Getting to know Sardinia

According to Greek legends, Aristeo introduced this cultivation in Sardinia. The hero settled here for the beauty of the land and gave his two sons names related to agriculture and viticulture: Kallikarpos, which means “to bear good fruit" and Charmos, from the Semitic krmy (winemaker). From mythography to reality. Today the fact that winemaking on the island dates back at least to the 15th century BC. it is a certainty: according to archaeologists, botanists and chemists, the oldest wine in the western Mediterranean was the Sardinian one. It was a sort of Cannonau dating back more than three thousand years ago. The theory became a certainty at the end of 2016, with the analysis of the organic residue of a stone press discovered in the nuragic village of Monte Zara, near Monastir, a few kilometers from Cagliari. Archaeobotanical studies have unequivocally led us back to the practice of pressing and processing grapes, especially red grapes. This is the oldest press in the Mediterranean, testifying to the remarkable enological expertise of the Nuragic civilization. The discovery places the wine tradition since the Middle Bronze Age, even if the flourishing presence of the vitis vinifera sylvestris suggests that there was highly evolved domestication and enology even further back in time.

Sardinia displays the jewels of its millenary history: a treasure where festivals and fairs, costumes, artistic crafts and delicacies, celebrations of sacred and profane rites shine

May is the month of identity: let yourself be carried away by the passion of events that embody the spirit of the island and in which thousands of visitors find themselves involved in the intoxicating atmosphere of ancestral traditions. Starting with the Feast of Sant'Efisio: this was the most important event for over three and a half centuries in Cagliari, but it can also be considered the feast of the whole of Sardinia, due to the joint participation of the entire population of the island. Following, in rapid succession, one a week, the celebrations of San Francesco in Lula and the celebrations in honor of San Simplicio in Olbia, combining the sacred and the profane. The tradition of identity in May ends with a secular event: the Sardinian Cavalcade, dating back to the end of the 19th century, whose charm has remained unchanged: hundreds of horsemen and amazons and thousands of people in costume parade through Sassari.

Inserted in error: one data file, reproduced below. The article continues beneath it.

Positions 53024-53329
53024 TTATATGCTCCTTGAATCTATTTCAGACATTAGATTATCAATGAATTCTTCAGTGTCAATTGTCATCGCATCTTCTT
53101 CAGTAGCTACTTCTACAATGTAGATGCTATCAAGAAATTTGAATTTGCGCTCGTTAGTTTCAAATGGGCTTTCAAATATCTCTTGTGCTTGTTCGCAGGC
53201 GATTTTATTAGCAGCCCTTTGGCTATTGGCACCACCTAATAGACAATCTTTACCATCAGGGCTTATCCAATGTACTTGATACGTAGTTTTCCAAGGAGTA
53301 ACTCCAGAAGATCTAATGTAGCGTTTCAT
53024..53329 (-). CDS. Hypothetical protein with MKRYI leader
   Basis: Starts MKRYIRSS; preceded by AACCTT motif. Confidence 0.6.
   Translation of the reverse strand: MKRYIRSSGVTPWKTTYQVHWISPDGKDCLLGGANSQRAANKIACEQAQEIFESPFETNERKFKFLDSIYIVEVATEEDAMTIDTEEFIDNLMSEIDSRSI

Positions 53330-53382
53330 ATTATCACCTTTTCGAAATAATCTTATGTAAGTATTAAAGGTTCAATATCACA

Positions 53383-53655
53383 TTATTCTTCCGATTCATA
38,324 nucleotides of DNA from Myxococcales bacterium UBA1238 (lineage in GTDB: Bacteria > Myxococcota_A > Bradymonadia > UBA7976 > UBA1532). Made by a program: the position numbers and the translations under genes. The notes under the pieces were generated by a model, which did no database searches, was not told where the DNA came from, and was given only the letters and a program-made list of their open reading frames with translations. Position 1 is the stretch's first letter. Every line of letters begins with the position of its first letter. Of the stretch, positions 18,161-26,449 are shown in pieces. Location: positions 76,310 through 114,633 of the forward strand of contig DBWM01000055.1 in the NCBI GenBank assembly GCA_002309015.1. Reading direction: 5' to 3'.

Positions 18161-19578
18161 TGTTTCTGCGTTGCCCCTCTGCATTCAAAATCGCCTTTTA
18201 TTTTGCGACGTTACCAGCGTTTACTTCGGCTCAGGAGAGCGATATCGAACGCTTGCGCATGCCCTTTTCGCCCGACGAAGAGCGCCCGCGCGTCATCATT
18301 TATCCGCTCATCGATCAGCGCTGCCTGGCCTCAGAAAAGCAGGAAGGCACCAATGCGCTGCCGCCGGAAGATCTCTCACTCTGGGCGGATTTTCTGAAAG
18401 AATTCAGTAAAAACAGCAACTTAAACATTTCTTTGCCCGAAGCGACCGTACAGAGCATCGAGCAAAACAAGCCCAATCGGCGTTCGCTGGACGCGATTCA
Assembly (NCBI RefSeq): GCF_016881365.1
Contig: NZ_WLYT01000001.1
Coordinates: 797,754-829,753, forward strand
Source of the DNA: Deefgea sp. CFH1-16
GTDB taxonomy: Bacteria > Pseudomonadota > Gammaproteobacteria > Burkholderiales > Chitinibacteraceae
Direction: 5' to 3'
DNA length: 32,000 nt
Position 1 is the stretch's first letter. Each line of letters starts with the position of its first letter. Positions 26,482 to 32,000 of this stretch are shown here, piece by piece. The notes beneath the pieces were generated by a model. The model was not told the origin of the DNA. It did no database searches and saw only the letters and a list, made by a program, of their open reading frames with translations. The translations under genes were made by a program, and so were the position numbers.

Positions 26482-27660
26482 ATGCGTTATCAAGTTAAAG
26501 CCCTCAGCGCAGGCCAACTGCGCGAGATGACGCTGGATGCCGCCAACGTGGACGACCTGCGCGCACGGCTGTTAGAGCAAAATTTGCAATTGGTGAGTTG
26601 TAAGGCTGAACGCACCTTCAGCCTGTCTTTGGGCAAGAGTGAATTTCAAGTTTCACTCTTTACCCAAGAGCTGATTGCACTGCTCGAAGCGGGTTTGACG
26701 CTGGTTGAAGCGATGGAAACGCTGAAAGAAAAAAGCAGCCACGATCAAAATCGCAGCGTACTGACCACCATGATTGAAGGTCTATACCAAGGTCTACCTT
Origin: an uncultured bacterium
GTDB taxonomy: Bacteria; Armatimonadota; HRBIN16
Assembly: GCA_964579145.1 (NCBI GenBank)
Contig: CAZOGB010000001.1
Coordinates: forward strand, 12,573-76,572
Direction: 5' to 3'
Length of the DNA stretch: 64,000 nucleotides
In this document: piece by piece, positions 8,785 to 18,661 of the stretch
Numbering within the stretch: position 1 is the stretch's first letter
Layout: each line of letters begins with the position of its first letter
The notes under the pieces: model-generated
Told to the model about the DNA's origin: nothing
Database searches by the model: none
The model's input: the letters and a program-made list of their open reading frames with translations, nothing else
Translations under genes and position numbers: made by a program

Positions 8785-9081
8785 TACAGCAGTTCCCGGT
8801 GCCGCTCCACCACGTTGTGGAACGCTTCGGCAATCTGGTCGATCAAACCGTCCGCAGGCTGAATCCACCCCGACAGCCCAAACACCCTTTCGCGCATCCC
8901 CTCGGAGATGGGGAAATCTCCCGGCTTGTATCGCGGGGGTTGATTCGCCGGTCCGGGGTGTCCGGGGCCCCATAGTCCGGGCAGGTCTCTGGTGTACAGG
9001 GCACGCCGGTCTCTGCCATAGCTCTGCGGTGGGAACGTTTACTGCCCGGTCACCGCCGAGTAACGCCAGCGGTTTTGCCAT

Natural scenery for an island straight out of a movie

Some backdrops do not require sophisticated technological solutions, but offer unspoiled natural landscapes where scenes and films become a show within a show. These are the spectacular scenarios of Sardinia: surprising artistic places, straight out of a film

Numerous Sardinian directors have and continue to tell their stories set in the authentic life of Sardinian communities, fascinating in its stillness, especially in the hinterland of the island: for example, “Ballo a tre passi" (2003) and “Sonetaula" (2008 ) by Salvatore Mereu, the amusing “L'arbergo” (2013) by Paolo Zucca, with Stefano Accorsi, and a film that is inserted in the millenary culture of the island, “L'Accabbadora” (2015) by Enrico Pau. The success of Cabiddu, after Disamistade, was repeated with “The son of Bakunin" (1997), based on the novel by Sergio Atzeni, and the award-winning “The stuff of dreams", set on the island of Asinara, where four members of the Camorra, two security guards accompanying them and four members of a theater company land after a storm. The former “Sardinian Alcatraz" was also recently used as a location for “Era d'Estate" (2016), the story of the transfer to the island of judges Borsellino and Falcone.